CONCORD — When she was younger, as a child in Concord, Carol Barbee thought she might be a novelist.
Instead, she’s had quite a successful, prolonged career writing in another form.
Barbee, a Central Cabarrus High School alumnus, was the lead writer and showrunner for Netflix’s newest television series, “Raising Dion,” which premiered Friday, Oct. 4.
All nine hourlong episodes of the first season have been released.
“I’m so ready for it to be out in the world and for people to be able to see it,” Barbee said. “I’m really proud of it. The show is the origin story of a superhero from the point of view of his mom, which you never see.”
“Raising Dion” is sci-fi drama based on a comic book and short film written by Dennis Lui.
The series is taken from the perspective of a single, widowed woman whose second-grade son possesses superhero powers.
The movie includes actor Michael B. Jordan in a recurring role, as the woman’s seemingly deceased husband.
“It’s kind of a love letter to parenting and the importance of being loved and having guidance,” Barbee said. “The kid is adorable, and there’s danger and magic and Michael B. Jordan. There’s something there for everybody.”
Making ‘Raising Dion’
Barbee adapted a screenplay and pitched the project to Netflix in October 2016.
She said Netflix bought the concept and brought in writers to expand the short film into a television series.
She stayed with the Netflix television series as the lead writer and executive producer. She wrote the pilot for “Raising Dion,” along with several episodes.
“We shot it in Atlanta, and I was there on set the whole time, then we came back, and I was in post-production editing until literally like three weeks ago,” Barbee said. “This is my baby. I’ve been there since the beginning.”
The release of the straight-to-series “Raising Dion” came nearly three years after the idea was originally pitched. The series was filmed in 2018, and the trailer was released last month.
Now that “Raising Dion” has been released, Barbee is focusing on her next projects.
She is the consulting producer and writer on the Netflix romantic comedy, “Dash & Lily’s Book of Dares,” which will be released in 2020.
Barbee said she is also working on projects with Sony and CBS, along with the possibility of a second season for “Raising Dion.”
“When I got into writing, I started writing for television fairly quickly, and I just love it,” Barbee said. “I’ve been doing it for about 20 years, and I became a showrunner about five years into being a writer.”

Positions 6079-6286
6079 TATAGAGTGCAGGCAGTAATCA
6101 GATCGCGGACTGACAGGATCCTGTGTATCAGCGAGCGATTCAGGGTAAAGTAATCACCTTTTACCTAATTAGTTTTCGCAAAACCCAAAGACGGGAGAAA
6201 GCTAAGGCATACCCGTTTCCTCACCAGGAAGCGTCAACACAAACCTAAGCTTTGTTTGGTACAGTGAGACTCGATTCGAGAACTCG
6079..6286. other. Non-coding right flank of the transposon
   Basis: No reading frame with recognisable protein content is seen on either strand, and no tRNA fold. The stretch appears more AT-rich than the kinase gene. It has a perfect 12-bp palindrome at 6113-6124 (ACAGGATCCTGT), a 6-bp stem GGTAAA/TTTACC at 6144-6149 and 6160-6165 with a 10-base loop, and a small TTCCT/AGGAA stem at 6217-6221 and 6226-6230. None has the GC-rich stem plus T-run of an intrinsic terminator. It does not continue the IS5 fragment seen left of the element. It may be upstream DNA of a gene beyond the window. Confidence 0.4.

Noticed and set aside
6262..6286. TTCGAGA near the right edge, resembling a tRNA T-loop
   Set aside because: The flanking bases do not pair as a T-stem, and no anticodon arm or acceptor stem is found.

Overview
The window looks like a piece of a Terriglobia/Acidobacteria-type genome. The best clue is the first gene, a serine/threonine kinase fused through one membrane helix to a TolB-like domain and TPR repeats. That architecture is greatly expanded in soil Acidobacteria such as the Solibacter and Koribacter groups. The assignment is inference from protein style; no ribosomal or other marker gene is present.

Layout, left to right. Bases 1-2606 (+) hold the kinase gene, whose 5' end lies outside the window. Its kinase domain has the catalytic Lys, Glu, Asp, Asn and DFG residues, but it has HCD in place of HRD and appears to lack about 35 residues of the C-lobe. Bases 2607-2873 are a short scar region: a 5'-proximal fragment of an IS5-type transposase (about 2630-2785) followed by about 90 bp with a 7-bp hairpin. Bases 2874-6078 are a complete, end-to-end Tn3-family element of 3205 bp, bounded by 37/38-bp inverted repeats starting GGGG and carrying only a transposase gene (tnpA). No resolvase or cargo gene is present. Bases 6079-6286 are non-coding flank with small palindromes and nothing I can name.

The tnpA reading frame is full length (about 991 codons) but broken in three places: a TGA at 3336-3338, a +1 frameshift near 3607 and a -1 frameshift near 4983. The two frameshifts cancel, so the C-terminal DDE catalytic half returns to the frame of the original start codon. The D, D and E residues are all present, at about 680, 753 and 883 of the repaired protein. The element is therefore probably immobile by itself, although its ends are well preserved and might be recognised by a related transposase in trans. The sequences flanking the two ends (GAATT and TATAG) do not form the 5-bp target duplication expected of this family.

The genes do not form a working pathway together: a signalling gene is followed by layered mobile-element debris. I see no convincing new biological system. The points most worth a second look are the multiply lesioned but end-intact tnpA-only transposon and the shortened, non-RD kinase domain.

‘I love writing; I love producing’
Barbee got her start as an actress in the TV series “L.A. Law” and “Columbo.” She played roles on “The Fresh Prince of Bel Air,” “Blossom,” “Die Hard 2” and “Beverly Hills 90210,” among others.
However, her passion is in writing and producing, particularly in television.
She has written episodes for “Hawaii Five-O,” “Jericho,” “Falling Skies,” “Providence” and “Judging Amy.”
“I love writing; I love producing,” Barbee said. “I feel like I get to be 100 percent creative this way, and honestly, I work a whole lot more as a writer than as an actor. I think I’m better at it.”
‘I love my home, and I am very proud of it’
Barbee lives in Santa Monica, California, but doesn’t forget where she comes from — Concord.
The daughter of Phyllis Canupp Barbee and the late William Clarence Barbee tries to visit Concord as much as time allows. She has a brother, Jeffrey Barbee, and sister, Cath Barbee, along with nieces and nephews in the area.
“My family is everything. I’ve always been really close to my family, and I go back home all the time,” Barbee said. “I used to say, ‘I don’t stay special for very long if I don’t get back to North Carolina.’ I just have to go home and be with the people who have known me and loved me my whole life. I love my home, and I am very proud of it.”
Barbee earned a theater-arts degree from Wake Forest University and a Master of Fine Arts degree from UCLA.
Growing up, she was active as a singer and in the local theater.
One summer, she said, she played Dorothy at the Land of Oz Theme Park in Beech Mountain.
“When I was a kid, I used to tell people I was going to be a writer, but I think I intended to be a novelist, but I never really thought about writing television or movies,” Barbee said.
Barbee says her theater teacher at Central Cabarrus, Marjorie Hudson, was one of her biggest influences as a teenager.
“She was really instrumental in my growth, I think as a writer, eventually, but certainly getting me into acting,” Barbee said.
“She really ignited my love of plays and theater, and she would cast me, and I would be in her shows. She was always very encouraging to me. It all started in North Carolina, but Marjorie Hudson was a big influence on me.”